What do I need for my newborn baby – free checklist

With literally thousands of baby products available in stores and online, many new parents feel a bit confused and often ask themselves: “what exactly do I need for my newborn baby?”

The truth is that this new baby checklist is probably far shorter than you may think, as many of the gimmicks and gadgets one can actually do without.  

However, there are many new baby products available which can make parents’ lives a lot easier and, if you are financially able, you may choose to invest in these. 

READ MORE: 10 Baby Shower Gift Ideas Every New Mom Needs

If you compiling a newborn shopping list for your first baby, remember that you will also use items for subsequent children, making it more worthwhile spending money on these baby items. 

If you live in a city area where you can easily get to a variety of stores you may choose to only buy items when you actually need them instead of in advance.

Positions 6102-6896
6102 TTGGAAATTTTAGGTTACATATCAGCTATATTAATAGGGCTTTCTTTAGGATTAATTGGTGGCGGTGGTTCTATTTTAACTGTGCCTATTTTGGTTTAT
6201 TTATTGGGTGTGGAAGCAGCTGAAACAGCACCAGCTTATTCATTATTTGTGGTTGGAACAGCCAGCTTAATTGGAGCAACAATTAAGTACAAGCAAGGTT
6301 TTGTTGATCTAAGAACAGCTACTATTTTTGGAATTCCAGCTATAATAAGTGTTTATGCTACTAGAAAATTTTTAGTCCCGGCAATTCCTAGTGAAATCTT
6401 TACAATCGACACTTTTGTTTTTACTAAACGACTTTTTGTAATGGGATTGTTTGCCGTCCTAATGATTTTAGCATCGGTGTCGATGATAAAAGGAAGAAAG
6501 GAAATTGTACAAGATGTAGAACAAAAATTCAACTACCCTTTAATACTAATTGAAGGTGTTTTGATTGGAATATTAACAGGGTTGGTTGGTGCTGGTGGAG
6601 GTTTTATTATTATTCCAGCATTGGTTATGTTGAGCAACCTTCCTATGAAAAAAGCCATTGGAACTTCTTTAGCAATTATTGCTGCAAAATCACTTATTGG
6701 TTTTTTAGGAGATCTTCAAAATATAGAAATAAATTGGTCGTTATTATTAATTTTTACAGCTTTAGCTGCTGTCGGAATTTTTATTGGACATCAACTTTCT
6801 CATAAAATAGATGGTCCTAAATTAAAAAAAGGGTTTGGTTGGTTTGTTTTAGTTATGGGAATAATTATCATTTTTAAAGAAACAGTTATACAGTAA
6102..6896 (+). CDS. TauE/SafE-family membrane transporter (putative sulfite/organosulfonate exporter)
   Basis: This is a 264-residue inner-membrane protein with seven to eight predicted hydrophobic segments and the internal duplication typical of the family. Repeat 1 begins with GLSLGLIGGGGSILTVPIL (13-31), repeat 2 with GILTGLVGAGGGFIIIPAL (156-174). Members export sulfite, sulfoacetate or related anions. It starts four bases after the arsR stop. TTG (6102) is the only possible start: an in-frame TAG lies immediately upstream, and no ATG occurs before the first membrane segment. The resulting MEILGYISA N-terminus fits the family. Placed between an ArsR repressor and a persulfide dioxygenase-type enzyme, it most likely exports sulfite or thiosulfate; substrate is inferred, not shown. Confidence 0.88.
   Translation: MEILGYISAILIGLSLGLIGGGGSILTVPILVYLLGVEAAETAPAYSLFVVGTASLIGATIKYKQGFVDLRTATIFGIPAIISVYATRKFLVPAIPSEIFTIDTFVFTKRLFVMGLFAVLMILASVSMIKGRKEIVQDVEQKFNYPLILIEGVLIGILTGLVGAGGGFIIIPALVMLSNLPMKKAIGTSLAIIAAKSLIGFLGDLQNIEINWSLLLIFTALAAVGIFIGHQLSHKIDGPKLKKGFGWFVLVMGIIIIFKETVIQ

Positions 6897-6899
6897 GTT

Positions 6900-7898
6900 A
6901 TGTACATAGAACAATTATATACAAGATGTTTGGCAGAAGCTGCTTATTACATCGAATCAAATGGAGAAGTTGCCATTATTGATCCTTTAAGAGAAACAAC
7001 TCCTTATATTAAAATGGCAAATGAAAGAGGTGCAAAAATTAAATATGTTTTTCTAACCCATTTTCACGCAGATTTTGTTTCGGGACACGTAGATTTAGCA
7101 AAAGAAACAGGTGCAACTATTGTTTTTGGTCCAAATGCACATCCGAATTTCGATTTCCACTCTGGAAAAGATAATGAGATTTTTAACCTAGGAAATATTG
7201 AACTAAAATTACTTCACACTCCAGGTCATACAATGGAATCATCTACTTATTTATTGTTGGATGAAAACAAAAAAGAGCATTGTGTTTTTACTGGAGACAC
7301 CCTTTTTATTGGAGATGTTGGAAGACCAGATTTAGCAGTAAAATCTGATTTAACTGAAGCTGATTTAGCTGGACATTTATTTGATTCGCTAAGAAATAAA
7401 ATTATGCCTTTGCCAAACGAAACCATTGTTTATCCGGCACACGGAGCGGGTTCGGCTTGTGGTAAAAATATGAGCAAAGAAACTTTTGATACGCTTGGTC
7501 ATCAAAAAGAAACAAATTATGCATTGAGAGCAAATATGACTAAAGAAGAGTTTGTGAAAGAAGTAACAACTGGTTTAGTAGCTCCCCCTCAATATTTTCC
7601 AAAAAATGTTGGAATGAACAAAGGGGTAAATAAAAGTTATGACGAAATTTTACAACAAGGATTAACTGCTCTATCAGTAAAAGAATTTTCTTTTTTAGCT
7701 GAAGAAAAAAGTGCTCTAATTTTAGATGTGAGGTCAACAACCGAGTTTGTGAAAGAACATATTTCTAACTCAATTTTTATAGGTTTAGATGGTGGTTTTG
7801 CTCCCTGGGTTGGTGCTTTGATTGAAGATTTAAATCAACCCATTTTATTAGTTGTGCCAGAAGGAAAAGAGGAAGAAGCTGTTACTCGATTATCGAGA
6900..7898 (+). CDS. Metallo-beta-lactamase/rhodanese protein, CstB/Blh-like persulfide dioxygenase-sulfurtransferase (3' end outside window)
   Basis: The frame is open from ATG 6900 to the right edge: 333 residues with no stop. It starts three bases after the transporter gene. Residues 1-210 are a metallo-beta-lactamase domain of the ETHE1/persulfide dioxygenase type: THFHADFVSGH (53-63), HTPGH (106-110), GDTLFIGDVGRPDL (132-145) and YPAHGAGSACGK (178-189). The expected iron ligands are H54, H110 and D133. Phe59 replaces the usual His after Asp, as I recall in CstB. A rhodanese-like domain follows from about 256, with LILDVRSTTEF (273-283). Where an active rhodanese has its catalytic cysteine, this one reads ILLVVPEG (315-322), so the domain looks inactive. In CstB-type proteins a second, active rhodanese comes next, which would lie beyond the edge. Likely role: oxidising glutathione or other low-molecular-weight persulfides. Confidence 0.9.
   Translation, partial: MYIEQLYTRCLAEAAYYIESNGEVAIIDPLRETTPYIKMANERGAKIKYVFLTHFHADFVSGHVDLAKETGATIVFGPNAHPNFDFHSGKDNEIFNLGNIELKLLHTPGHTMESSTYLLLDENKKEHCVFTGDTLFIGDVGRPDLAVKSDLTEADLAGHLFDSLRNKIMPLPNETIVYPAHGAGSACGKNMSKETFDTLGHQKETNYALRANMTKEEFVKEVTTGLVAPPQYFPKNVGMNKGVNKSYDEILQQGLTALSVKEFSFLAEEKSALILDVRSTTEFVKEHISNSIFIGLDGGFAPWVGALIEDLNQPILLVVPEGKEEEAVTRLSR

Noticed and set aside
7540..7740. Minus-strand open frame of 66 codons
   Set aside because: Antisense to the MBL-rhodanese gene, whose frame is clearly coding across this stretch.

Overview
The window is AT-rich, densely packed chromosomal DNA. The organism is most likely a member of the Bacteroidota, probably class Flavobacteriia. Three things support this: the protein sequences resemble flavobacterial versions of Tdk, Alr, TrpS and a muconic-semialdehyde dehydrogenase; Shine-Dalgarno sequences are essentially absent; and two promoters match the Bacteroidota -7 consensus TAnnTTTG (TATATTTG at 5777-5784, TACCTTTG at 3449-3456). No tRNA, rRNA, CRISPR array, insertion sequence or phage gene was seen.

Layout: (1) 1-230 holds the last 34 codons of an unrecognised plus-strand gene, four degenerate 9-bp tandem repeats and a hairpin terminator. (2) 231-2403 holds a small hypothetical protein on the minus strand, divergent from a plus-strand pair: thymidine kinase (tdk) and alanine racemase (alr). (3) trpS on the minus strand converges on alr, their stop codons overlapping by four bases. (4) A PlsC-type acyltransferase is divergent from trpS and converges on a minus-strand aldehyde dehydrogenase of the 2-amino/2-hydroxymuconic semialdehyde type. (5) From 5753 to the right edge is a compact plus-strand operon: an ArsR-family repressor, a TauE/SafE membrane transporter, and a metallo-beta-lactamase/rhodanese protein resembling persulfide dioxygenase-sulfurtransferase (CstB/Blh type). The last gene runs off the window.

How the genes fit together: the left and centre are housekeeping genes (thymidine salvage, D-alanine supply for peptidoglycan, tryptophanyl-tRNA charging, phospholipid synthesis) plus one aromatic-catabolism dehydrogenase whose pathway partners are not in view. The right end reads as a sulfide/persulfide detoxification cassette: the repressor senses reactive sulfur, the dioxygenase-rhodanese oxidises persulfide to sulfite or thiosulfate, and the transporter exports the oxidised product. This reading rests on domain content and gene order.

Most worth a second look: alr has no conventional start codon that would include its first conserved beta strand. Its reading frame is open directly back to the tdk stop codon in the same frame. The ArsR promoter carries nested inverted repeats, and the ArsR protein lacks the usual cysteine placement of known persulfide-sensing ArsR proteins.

Remember that whatever you buy for your newborn, you need to store, so keep your space constraints in mind. 

Below you will find our ultimate free shopping list for your newborn with a list of everything you will need for your new baby before you give birth.

Lastly, some items are better to buy new (like a breast pump) whilst others one can consider buying second-hand (like a pram). In the end, the baby doesn’t mind if it’s new or not.

ALSO READ: What to expect after giving birth

Click on the link below to download our free newborn baby checklist printable:

Download Free Checklist Now

What do I need for my new baby?

CategoryNewborn must-havesNew baby nice-to-haves
For Labour Day:

Pack these in a separate bag to take into the labour room so that you can easily reach what you need

o   All your paperwork for admission – ID documents, medical aid card, etc

o   A camera and batteries, or cell phone chargers

o   A two pin plug (often not available when needed!)

o   Comfortable clothes to labour in; pick a fabric through which your birth partner can easily rub your lower back for pain relief

o   A gown to cover-up if you want to mobilise in labour.

o   A bikini-top if you plan to use a birthing pool